It may be July but Georgia Baptists are setting their eyes squarely on the Christmas giving season – specifically assembling backpacks for needy children in Appalachia.
For the third consecutive year churches and associations are setting their sights on assembling backpacks in what has become the most successful ministry in recent Convention memory. Started in 2012 at the urging of then-GBC President John Waters, the outreach has grown in popularity with each passing annual Convention meeting.
Churches and associations assemble the backpacks throughout the year, purchasing items as they go on sale to lower the costs and provide better quality. Early Fall, when merchants sharply discount school supplies, is an especially popular time to extend purchasing power, said backpacks coordinator and GBC state missionary Frank Nuckolls.
An average filled backpack costs about $45 but the price can be much lower through shopping around. For instance, a very good backpack without any contents can cost $20 but can frequently be found on sale for half that price in pre-school-day sales.
Last year Georgia Baptists provided a record 22,501 backpacks – 700 more than 2013 – with very little advance promotion and no set goal. This year, Nuckolls said, a goal of 25,000 will help even more children receive spiritual as well as material blessings in the impoverished region.
“We have seen 1,891 total professions of faith from this outreach during the past three years, with 701 of them coming just last year. This is amazing since we only collected 4,400 in our first year of 2012,” he added.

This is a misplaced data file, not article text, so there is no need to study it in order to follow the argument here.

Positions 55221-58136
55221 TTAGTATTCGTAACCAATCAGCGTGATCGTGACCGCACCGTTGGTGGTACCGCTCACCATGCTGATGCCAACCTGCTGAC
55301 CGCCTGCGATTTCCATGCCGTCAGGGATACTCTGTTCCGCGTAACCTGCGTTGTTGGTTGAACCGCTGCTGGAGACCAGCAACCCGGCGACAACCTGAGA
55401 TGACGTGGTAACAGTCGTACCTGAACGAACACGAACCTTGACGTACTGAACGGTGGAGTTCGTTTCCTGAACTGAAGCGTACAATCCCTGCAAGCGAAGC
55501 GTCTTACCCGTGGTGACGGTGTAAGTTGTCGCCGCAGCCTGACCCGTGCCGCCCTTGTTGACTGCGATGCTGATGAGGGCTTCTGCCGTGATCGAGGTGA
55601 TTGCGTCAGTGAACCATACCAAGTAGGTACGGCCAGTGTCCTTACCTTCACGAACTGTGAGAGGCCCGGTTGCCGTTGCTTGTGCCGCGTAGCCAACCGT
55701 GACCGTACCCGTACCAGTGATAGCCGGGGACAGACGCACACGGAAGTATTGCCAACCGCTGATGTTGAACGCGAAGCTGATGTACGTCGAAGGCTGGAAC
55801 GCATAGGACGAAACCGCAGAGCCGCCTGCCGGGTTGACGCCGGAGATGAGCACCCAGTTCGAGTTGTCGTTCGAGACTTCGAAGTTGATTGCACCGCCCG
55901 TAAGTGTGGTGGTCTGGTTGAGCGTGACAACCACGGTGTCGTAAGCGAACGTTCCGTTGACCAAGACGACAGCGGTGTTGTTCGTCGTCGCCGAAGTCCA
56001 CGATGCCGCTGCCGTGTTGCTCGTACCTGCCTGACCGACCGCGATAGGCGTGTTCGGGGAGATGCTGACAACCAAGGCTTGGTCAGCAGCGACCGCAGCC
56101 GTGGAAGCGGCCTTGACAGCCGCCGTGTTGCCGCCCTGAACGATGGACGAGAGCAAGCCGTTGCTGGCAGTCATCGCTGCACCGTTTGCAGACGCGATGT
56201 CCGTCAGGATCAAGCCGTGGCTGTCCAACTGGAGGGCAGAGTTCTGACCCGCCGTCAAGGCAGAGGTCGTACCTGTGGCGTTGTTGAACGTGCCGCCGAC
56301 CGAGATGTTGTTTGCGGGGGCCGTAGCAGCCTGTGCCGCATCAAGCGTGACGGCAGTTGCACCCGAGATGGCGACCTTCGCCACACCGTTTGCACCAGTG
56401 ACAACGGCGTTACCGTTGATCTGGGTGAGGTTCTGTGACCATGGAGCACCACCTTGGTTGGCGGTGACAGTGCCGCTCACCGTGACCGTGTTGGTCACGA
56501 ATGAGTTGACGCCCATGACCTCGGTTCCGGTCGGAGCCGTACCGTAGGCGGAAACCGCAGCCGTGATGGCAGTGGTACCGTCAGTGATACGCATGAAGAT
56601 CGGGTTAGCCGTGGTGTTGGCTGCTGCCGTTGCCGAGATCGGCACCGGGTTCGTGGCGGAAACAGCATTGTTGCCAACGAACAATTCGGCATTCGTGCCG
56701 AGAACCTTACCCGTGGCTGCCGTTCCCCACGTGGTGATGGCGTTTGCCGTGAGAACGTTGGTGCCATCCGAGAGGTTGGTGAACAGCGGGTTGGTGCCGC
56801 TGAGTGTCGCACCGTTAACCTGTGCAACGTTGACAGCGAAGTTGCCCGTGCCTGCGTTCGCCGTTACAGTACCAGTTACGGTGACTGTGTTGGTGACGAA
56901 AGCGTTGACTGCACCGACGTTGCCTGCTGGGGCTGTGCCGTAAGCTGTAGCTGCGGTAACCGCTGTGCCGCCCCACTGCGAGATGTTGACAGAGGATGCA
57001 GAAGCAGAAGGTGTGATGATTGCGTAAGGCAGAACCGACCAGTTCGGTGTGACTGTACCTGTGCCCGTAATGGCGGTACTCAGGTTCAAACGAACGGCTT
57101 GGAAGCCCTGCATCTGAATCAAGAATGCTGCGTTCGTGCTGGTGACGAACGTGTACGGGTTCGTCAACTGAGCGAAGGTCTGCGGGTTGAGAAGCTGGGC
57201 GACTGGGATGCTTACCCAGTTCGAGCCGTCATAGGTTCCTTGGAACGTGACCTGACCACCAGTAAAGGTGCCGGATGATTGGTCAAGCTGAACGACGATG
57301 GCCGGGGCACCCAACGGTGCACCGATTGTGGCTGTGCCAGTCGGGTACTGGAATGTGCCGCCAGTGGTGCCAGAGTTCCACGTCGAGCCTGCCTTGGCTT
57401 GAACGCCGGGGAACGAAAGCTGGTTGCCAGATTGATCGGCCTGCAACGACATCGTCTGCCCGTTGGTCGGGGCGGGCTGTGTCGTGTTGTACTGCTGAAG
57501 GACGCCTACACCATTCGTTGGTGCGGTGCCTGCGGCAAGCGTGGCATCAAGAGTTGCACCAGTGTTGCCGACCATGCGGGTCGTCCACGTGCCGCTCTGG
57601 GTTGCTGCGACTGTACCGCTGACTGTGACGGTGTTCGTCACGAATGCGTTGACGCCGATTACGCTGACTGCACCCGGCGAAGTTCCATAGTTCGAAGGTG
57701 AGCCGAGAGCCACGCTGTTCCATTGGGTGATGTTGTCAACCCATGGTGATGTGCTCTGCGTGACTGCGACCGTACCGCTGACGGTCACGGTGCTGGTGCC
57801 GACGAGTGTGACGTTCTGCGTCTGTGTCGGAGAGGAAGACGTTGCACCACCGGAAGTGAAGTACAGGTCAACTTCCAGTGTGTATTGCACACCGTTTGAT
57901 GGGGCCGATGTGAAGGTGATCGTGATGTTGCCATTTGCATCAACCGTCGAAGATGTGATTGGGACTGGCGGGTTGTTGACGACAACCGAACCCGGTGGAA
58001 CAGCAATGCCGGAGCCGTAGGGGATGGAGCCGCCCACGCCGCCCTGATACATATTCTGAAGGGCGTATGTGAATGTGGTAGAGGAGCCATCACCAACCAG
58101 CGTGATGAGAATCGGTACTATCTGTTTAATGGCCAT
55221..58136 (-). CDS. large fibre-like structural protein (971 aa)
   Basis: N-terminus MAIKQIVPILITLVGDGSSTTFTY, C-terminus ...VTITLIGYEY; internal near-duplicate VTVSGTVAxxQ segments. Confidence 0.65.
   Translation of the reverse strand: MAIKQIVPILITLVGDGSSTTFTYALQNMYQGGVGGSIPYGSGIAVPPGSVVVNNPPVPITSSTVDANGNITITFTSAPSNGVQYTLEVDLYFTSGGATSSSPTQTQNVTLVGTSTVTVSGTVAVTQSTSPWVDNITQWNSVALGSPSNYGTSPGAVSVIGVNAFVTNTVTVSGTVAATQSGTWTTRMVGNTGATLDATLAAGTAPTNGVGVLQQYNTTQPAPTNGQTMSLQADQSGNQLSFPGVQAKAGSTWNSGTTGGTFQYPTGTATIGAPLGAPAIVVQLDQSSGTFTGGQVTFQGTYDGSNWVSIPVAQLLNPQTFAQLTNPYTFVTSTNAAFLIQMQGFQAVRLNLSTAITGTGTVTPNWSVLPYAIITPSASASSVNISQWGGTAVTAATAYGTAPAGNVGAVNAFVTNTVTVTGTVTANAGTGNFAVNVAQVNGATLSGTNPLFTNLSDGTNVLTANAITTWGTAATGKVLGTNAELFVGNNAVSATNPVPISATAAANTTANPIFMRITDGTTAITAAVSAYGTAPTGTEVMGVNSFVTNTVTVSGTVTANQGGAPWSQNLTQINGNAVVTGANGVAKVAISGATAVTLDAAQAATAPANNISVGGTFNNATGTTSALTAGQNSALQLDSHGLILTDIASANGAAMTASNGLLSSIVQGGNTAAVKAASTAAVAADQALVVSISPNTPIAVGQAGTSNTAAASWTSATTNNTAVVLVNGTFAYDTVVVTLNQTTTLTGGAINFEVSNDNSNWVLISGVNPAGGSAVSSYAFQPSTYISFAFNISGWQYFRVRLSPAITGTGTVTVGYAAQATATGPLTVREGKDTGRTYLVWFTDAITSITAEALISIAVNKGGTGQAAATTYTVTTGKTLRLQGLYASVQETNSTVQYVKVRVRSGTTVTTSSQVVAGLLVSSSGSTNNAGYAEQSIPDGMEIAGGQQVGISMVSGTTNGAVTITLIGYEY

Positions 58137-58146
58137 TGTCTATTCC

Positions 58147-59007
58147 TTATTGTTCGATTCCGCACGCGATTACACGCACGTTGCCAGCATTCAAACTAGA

“Those figures show the fruit of our efforts and commitment of Georgia Baptists. These are not just children who are accepting the Gospel but
their parents, grandparents, and guardians as well.
“Backpacks for Appalachia reaches far beyond the children into their extended families.”
Nuckolls said the support from public schools has been affirming, as well, as each year they increase their requests for children in their communities.
Churches and Associations are encouraged to visit www.Missiongeorgia.org and click on the backpacks link to view a video, learn more about the ministry, and register. Registration is necessary to help coordinate the process – especially if a group wants to directly adopt a location. The adoption commitment will avoid duplication of others committing to the same community and will help distribute backpacks to areas that may be underserved.
Drop-off locations will also be announced in the coming weeks. And backpacks can always be brought to the annual Convention meeting on Nov. 8 and 9, the Sunday and Monday before the meeting begins. This year’s gathering will be held at Roswell Street Baptist Church in Marietta.
Georgia and other state conventions partner with NAMB’s Appalachian Regional Ministries to determine the needs, distribution points, and ongoing ministries opportunities.
Georgia Baptists have repeatedly placed first in their level of giving among sister Conventions. Last year North Carolina assembled 5,200 followed by Southern Baptist Conservatives of Virginia with 1,600 and Kentucky Baptists with 1,000.